• Community property possessions and community property debts are divided equally unless both spouses agree to an unequal division in writing.

      • If spouses can't agree on the division of debts and possessions, a judge makes that decision.

      • Separate property is property acquired before marriage, property received after the date of separation, inheritances, and gifts. Separate property is not divided in the divorce.

      • Debts incurred before getting married or incurred after separating are separate property debts.

      • Spouses are required to file proof of community and separate property on a Preliminary Declaration of Disclosure.

  • The court may award alimony to either spouse in any amount for any period of time that it deems just and reasonable based on the standard of living during the marriage.

  • Joint or sole custody may be awarded based on the best interests of the child and other factors that include:

    • 1) the preference of the child,

    • 2) the desire and ability of each parent to allow an open and loving relationship between the child and the other parent,

    • 3) the child's health, safety and welfare, the nature and contact with both parents and

    • 4) any history of alcohol and/or drug use. Marital misconduct may be considered.

  • Either parent may be ordered to pay an amount necessary for the support, maintenance and education of the child.

 California Divorce-Mediation Facts 

  • Divorce mediation in California is a process where in most cases a couple sits down with a neutral mediator who is trained and experienced in mediation, and he or she helps the couple learn about their options regarding property, children, support, and money issues.

  • Divorces in California are handled through the state’s Superior Court system. The Family Court Services department is under California’s Superior Court system and governed according to the state’s law (Section 3170 of the Family Code).

    • If a divorcing couple has a minor child or children and they cannot agree on a parenting plan, they will be required to participate in divorce mediation.

  • In a no-fault action, the court may stay the case for 30 days when it believes there is a possibility of reconciliation.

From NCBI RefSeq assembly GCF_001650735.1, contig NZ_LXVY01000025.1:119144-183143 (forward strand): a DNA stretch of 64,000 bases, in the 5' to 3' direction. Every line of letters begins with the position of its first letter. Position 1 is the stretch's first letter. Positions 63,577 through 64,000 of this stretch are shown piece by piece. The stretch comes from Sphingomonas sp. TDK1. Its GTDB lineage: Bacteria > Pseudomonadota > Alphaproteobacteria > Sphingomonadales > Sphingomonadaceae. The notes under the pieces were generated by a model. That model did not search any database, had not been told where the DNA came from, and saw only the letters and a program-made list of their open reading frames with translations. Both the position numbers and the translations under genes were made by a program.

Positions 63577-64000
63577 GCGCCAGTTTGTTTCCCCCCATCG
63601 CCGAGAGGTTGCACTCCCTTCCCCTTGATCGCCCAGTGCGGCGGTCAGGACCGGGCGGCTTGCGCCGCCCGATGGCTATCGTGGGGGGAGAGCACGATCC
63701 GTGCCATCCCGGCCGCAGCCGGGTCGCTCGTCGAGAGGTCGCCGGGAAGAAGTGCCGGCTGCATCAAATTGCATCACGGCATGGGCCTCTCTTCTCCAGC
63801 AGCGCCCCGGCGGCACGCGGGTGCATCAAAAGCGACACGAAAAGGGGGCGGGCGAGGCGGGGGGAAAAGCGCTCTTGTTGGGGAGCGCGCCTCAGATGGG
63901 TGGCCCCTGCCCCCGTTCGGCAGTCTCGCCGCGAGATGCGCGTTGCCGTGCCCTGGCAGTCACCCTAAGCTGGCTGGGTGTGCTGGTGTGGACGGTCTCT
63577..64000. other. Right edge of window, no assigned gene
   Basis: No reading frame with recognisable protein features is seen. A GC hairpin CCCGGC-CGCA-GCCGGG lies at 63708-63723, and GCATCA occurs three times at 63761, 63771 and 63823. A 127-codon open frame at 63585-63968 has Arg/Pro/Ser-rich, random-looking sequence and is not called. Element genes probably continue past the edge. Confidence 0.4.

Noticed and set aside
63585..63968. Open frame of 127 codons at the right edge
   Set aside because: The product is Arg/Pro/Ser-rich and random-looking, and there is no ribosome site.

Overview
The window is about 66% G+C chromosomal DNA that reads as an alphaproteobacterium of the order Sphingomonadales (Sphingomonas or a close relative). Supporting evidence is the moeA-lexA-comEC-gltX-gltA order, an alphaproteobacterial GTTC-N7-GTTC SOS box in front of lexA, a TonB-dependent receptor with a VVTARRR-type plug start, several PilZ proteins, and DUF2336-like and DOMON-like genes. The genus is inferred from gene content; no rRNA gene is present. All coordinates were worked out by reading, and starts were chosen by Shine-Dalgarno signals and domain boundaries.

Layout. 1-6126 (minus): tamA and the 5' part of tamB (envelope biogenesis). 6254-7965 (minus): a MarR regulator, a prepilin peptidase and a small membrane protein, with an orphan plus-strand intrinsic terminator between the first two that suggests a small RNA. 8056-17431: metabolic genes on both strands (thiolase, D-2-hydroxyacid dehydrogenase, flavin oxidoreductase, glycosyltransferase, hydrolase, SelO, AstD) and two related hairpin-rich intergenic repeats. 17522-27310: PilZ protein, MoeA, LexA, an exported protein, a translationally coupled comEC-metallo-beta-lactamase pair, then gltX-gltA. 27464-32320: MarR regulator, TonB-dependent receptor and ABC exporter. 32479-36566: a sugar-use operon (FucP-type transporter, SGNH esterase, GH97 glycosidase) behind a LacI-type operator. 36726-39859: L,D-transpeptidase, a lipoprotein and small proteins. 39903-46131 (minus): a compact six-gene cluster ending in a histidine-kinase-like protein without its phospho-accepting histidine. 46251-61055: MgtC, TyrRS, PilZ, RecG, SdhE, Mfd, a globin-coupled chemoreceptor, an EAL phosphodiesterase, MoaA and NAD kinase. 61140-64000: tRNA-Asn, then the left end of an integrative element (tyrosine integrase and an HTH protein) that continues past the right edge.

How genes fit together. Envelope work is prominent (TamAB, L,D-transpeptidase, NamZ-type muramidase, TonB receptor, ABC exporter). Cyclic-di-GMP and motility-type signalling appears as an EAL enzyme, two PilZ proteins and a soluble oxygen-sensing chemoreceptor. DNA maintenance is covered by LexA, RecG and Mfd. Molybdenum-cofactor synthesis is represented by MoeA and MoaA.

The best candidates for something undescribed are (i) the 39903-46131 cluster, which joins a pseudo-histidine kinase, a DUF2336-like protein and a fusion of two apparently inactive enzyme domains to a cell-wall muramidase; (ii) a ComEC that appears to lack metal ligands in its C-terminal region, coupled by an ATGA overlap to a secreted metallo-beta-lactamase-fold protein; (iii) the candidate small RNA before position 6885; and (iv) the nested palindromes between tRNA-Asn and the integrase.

• Absent reconciliation, at the end of the 30 days, either spouse may move for dissolution or a legal separation.

  • If child custody is disputed, the court orders a mediation conference.

    • The mediator may choose to exclude any attorneys. [Annotated California Code 2334 (a)(c), 3170 and 3181(a) and California Family Law Court Rule 1224]. 

  • A mediator helps a divorcing couple agree to a parenting plan, which is also known as a stipulation or a parenting agreement.

  • In California, there are two types of mediators. The first is the non-attorney mediator, which may be used by a couple when their problems are personal or parenting-related, and/or property-related and the second is the family law attorney-mediator, who may be used if legal or property issues are involved.

  • Some couples cannot reach an agreement.

    • According to 3170 of the California Family Code, if mediation is unsuccessful, the judge decides and makes an order at a hearing.

  • It is a private process. It’s confidential. Mediation costs about a tenth of what couples would spend if they go to court. California divorce mediation aims to settle the divorce in a civil manner.

 California Divorce-Counseling 

  • The California courts neither offer nor require counseling. California is the original "no fault" state; all that is required to establish grounds for a divorce is for one party to unequivocally state that the marriage has "irreconcilable differences" that have led to the "irremediable breakdown" of the marriage.

 California Parenting Class 

  • Judges may order parenting classes.

  • Parents must take the type of class –in-person, online or video – as ordered by the court.

  • In Santa Clara County, for example,

  • the court may require parents attend an educational program so that they understand the dislocation of children when parents cannot reasonably address the questions about sharing responsibility for parenting.